Though it is Catalonia and Iraqi Kurdistan that have dominated the news these past two weeks, this month also saw a flare-up in separatist sentiment in Brazil.
The referendum was organised a week after a similar vote in Catalonia by a secessionist movement called “The South Is My Country”.
The movement said it set up polls in more than 1,000 municipalities across the states of Rio Grande do Sul, Santa Catarina and Paraná.
This region apparently has a have a fleeting historical experience of independence:
The south of Brazil has expressed secessionist tendencies before, ever since Italy’s Giuseppe Garibaldi helped it achieve a short-lived semi-independence in 1836.
Last year a similar vote in October 2016 organised by “The South Is My Country” gathered 617,500 votes. Over 95% of the voters in the three states said they were in favour of separation.
They are the the whitest states:
|State||White (%)||Brown (%)||Black (%)||Asian or Amerindian (%)|
|Rio Grande do Sul||82,3||11,4||5,9||0,4|
|Rio de Janeiro||54,5||32,4||12,6||0,4|
And the most developed and cognitively gifted ones.
Emil Kirkegaard: The S factor in Brazilian states
Brazil is not in any danger of breaking up anytime soon – while the referendums in the three “separatist” provinces register overwhelming support for independence, turnout is very low, indicating that a majority are either opposed or at the very least don’t care all that much.
However, what is true today may no longer be true the case tomorrow, because the centrifugal forces that break nations apart are gathering strength at the global level.
Historical perspective: One of the strongest and most consistent geopolitical trends of the past 200 years has been an explosion in national entities.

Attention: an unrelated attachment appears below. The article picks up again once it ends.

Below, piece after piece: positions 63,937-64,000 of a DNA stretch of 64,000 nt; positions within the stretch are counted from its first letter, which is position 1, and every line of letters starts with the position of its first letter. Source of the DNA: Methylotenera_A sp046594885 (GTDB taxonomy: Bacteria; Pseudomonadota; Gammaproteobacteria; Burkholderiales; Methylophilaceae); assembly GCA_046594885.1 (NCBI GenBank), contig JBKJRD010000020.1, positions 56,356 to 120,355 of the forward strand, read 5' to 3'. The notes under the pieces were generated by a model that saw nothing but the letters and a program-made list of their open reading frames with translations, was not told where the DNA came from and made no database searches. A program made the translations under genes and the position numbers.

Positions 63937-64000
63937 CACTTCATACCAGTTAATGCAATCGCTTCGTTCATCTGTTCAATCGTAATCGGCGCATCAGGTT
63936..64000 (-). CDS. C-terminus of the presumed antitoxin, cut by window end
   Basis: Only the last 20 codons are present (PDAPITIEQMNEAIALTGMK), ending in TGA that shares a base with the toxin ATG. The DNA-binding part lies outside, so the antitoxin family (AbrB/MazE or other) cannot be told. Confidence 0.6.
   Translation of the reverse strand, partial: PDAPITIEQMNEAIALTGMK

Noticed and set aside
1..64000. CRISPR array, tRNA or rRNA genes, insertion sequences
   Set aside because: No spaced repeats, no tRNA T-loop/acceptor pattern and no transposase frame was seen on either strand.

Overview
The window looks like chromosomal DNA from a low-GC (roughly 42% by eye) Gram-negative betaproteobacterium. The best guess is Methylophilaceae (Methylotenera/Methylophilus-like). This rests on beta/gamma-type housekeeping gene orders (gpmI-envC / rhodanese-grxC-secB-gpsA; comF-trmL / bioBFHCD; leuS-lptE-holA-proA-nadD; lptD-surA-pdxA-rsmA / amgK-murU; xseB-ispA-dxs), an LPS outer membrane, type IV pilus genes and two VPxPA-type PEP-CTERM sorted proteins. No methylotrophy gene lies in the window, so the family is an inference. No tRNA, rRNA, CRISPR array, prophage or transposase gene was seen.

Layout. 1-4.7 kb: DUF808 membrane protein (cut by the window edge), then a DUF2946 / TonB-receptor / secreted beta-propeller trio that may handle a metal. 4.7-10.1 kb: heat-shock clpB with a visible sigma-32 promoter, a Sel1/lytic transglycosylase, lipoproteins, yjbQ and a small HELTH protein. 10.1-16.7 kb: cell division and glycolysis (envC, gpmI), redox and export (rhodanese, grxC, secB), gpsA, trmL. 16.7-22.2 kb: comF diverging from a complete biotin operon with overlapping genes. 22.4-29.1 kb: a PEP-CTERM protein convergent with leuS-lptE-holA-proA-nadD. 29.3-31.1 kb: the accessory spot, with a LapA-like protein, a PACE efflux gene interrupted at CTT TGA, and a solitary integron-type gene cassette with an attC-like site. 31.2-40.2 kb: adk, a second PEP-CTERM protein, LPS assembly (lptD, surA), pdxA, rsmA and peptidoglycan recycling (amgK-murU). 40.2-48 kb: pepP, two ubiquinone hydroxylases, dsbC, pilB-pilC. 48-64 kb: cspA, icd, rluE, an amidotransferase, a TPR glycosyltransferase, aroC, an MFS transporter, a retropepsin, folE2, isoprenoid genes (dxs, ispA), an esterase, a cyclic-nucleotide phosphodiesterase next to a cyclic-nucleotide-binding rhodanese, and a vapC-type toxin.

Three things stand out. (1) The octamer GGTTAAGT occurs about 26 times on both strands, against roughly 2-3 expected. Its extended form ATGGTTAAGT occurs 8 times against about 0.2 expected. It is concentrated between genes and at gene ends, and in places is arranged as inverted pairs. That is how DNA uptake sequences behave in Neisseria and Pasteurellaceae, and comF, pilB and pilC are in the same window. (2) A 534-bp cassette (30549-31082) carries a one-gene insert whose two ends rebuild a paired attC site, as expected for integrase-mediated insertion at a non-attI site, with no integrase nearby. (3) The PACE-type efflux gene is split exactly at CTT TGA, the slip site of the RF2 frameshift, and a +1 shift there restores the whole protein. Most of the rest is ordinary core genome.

We went from less than 50 polities in 1800 to around 200 today.
But it wasn’t always like this. I don’t know if anybody has quantified this precisely, but the number of states or state-like entities in the world must have constituted many thousands during the medieval and Early Modern periods.
Just the territories of the Holy Roman Empire at times accounted for more than a thousand!
The Holy Roman Empire during the time of the Hohenstaufen Emperors.
Then the rise of the great gunpowder empires and European colonialism rapidly whittled down the numbers of independent states to a few dozens, with even the Latin American independence movements of the 19th century making nary a blimp at the global level.
But then the 20th century saw the collapse of the European monarchic empires, the emergence of national self-determination as a legitimate consideration in international law, the decolonization of the Third World, and the collapse of Communist federative states such as Yugoslavia and the USSR. The number of independent states, including unrecognized de facto polities, now numbers over 200.
As the cliodynamician Peter Turchin points out, the optimal size of a polity has varied throughout history:
We know empirically that the optimal size of a European state took a step up following 1500. As a result, the number of independent polities in Europe decreased from many hundreds in 1500 to just over 30 in 1900. The reason was the introduction of gunpowder that greatly elevated war intensity. The new evolutionary regime eliminated almost all of the small states, apart from a few special cases (like the Papacy or Monaco).
In today’s Europe, however, war has ceased to be an evolutionary force. It may change, but since 1945 the success or failure of European polities has been largely determined by their ability to deliver high levels of living standards to their citizens.
Consequently, under a liberal globalism that is true to its ideals, that is, one free of authoritarian coercion or Malthusian selection for big strong states, it appears that runaway national fragmentation is inevitable.
And these aren’t even the only trends militating against national consolidation.
1. Clever, high-functioning regions breaking away from stupid, corrupt regions. The classic example of this is, of course, Italy, where the 103 IQ, highly productive north has gotten increasingly fed up with the 93 IQ nepotistic, lackadaisical south.
There are variants of this in other countries as well. Catalonia is the headline example as of the time of writing. There is evidence this could become an issue in Brazil. Even the Russian nationalist slogan “Stop feeding the Caucasus” is an implicit statement of separatism.
The industrialized Donbass, at any rate, has already had it feeding the rest of the Ukraine (this wasn’t the main reason for the rebellion, but it was a reason).